Now, let’s get specific here. Cookies, cake, muffins… each type of baked good reacts a bit differently to reducing its sugar. For the details, see these posts:

How to reduce sugar in cookies and bars
How to reduce sugar in cake
How to reduce sugar in yeast breads
How to reduce sugar in pie
How to reduce sugar in muffins

Do you reduce the sugar in your favorite recipes? Please share your favorite tips in comments, below.

PJ Hamel
About

PJ Hamel grew up in New England, graduated from Brown University, and was a Maine journalist before joining King Arthur Flour in 1990. PJ bakes and writes from her home on Cape Cod, where she enjoys beach-walking, her husband, two dogs, and really good food!

comments

  1. Donna

    I have decreased the amount of sugar in the yeast bread recipe for years. I don’t like a sweet dinner roll or slice of bread . Always have had lots of compliments .

    Reply
  2. Kathryn Johnson

    Last night I made a banana bread for my family. My husband and I worked on it together. I have diabetes so I bake but don’t partake much anyway. So when we finished I got a slice for my husband and cut off a small bite. When I tasted it, I realized we had forgotten to add sugar. Everyone in the house loved it just the way it was. I was impressed that it tasted good, looked beautiful and really didn’t need more. Using wheat flour means it is still pretty high in carbs for me, but nothing like the sugar version. Thanks for the added information. That will help me to make adjustments.

    Reply
  3. Michael

    Great article, but it mostly addresses sugar as a proxy for sweetness. As a diabetic sugar is only part, albeit a significant part, of a larger concern.

    The same as many recipes address vegan/vegetarian or gluten-free concerns a similar set of notes for those watching our blood sugar would be appreciated.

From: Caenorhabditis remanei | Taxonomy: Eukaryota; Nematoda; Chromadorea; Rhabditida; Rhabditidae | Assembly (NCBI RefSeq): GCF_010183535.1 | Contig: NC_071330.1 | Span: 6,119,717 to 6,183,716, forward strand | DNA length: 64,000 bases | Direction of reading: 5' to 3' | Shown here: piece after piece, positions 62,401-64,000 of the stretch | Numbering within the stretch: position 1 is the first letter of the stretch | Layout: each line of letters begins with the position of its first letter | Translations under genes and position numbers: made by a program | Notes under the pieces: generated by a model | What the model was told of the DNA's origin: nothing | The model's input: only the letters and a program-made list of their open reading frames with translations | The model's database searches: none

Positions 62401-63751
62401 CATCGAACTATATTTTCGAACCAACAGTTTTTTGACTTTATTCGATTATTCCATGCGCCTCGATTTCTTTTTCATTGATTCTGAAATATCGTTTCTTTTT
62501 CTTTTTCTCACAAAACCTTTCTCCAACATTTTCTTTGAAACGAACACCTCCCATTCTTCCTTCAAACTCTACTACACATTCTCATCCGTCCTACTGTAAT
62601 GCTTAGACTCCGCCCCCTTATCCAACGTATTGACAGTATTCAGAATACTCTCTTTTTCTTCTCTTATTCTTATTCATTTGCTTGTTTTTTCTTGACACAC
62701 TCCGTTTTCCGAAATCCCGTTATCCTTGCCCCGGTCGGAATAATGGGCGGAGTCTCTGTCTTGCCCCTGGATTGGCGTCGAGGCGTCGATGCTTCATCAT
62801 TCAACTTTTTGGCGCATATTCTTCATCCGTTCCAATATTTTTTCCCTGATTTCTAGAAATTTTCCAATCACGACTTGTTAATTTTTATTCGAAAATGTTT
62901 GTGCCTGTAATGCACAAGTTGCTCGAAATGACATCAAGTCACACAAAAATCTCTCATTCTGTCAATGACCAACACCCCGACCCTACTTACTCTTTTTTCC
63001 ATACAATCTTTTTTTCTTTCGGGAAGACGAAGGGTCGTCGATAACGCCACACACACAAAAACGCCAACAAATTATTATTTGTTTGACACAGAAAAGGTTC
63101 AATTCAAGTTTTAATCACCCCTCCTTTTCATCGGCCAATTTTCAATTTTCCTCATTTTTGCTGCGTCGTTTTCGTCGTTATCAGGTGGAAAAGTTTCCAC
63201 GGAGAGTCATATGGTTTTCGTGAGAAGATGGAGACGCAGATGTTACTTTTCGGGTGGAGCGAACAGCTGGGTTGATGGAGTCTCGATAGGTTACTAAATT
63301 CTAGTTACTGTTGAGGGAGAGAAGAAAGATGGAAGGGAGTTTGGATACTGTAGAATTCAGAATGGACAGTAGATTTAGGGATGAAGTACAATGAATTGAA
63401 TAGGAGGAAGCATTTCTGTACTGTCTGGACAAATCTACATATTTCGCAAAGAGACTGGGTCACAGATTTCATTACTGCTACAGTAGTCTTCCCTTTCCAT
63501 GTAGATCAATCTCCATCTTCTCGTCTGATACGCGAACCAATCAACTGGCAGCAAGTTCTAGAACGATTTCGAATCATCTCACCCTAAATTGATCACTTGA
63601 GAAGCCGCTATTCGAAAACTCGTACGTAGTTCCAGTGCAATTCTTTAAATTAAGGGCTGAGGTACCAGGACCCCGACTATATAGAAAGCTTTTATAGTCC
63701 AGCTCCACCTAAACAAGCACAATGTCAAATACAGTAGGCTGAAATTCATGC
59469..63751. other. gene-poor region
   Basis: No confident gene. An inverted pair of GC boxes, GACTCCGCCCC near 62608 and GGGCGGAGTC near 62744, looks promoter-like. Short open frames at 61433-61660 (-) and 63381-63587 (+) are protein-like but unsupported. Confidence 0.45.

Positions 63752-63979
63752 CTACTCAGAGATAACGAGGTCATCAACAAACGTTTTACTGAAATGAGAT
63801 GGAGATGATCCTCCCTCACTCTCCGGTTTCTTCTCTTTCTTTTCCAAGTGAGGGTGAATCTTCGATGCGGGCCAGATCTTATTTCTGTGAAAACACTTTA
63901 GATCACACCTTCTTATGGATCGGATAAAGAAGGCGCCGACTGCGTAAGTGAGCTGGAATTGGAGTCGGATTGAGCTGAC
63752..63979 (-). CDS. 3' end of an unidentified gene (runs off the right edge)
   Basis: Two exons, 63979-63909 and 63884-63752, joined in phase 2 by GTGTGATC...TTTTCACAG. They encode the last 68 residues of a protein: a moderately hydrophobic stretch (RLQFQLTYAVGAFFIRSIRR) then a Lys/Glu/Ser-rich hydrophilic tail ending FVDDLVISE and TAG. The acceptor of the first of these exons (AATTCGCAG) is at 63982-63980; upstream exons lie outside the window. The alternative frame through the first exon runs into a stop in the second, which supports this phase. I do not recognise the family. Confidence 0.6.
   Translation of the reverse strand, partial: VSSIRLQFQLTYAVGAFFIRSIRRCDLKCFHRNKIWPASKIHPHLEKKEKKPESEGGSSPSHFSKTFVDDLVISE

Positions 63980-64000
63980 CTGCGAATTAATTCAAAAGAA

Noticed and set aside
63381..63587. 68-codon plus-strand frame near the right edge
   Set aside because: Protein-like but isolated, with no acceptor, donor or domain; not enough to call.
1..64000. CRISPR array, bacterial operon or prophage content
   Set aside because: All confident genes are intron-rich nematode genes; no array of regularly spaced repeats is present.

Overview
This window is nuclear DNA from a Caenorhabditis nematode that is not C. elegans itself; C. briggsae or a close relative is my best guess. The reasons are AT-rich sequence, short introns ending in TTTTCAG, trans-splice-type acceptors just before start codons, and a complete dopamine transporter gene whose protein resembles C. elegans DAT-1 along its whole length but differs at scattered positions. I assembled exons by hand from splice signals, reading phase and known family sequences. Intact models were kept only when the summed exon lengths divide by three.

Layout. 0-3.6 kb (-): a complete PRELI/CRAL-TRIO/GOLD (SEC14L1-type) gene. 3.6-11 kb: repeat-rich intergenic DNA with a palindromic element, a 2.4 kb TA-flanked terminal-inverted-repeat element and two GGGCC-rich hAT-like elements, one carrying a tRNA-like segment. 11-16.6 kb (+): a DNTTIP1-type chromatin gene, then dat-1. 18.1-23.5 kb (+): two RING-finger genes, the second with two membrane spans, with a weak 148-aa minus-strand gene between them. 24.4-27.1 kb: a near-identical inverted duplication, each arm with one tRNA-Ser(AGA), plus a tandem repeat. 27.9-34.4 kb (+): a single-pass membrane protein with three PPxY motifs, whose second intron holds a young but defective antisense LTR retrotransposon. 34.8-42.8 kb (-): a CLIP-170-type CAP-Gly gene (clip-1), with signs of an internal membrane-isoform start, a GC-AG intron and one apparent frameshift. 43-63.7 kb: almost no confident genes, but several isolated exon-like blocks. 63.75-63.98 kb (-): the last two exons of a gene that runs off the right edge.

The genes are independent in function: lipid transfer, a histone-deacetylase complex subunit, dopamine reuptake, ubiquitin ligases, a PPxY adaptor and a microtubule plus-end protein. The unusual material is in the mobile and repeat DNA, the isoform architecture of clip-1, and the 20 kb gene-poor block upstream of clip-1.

Perhaps a follow-up article after some internal discussion at KAF?

    Reply
    1. The Baker's Hotline

      Hi there, Micheal. We appreciate your suggestion, and thank you for thinking of us as a trusted baking resource! Because we’re bakers, not nutritionists, we’re simply unable to give advice on diabetic diets. Kindly, Morgan@KAF

  4. Julie

    I use 50/50 sugar/ stevia. I don’t quite understand the first suggestion, bakers percentage, if I cut back an equal % on all ingredients I just end up with less food, not less sugar. What am I missing here.

    Reply
    1. The Baker's Hotline

      Hi Julie! Rather than decreases all of the ingredients, you’re only decreasing the sugar. The percentage just gives you a more exact amount to decrease by. Annabelle@KAF

  5. MomKat

    I’ve reduced sugar by half in many recipes (more so in pies) but found that some old family recipes just can’t be reduced. For example, I tried not rolling the almond crescent cookies in sugar this year; instead drizzling them with a bit of melted white chocolate. They went from a cookie that will remain moist and buttery for a month, to being quite dry the next day. I don’t know the properties of erythritol but I’m going to try mixing it 50/50 with the dipping sugar, to see if they will remain moist.

    Reply
  6. Roberta Jacobs

    So if a recipe calls for 1cup of sugar, you use 3/4 cup?
    Or reduce by more?
    Any recipe?
    The same with brown sugar?
    Thanks

    Reply
    1. The Baker's Hotline

      Hi Roberta. The amount will vary depending on the type and style of baked good, so we’d recommend checking out the individual posts for details on specific baked goods. We covered pies, cookies and bars, cakes, yeast bread, and muffins. Happy baking! Annabelle@KAF

  7. Susan

    I do find that too many recipes are too sweet. So many pies have icky-sweet fillings. I reduce sugar by: none in any whipped cream (usually the things one serves with cream are sweet enough); using “scant” measures of sugar – i.e., not a level measure but one that is concave or “almost”; if it’s a recipe I’ve baked often and know, I can reduce the sugar a lot more “to taste; I rarely add it to yeast breads, finding that it’s not needed. But, as others have said, pies, cakes, cookies – these are meant to be sweet treats, and if you’re worried about too much sugar, bake them less often!

    Reply
  8. Sherry

    I reduce sugar in everything I bake. I don’t notice any difference in quality at 25%, in fact we enjoy the other flavors better. Depending on the item I reduce by more – like 75% reduction in whipped cream and cream cheese frosting. This works well when over pumpkin or carrot cake.

    Reply
    1. Carol

      I have cut sugar by 50% in everything for last twenty years, no difference in browning, shape….nothing.

  9. Carole

    I use erythritol instead of sugar and I get similar results. It measures like sugar and tastes like sugar, but it’s not sugar.

    Reply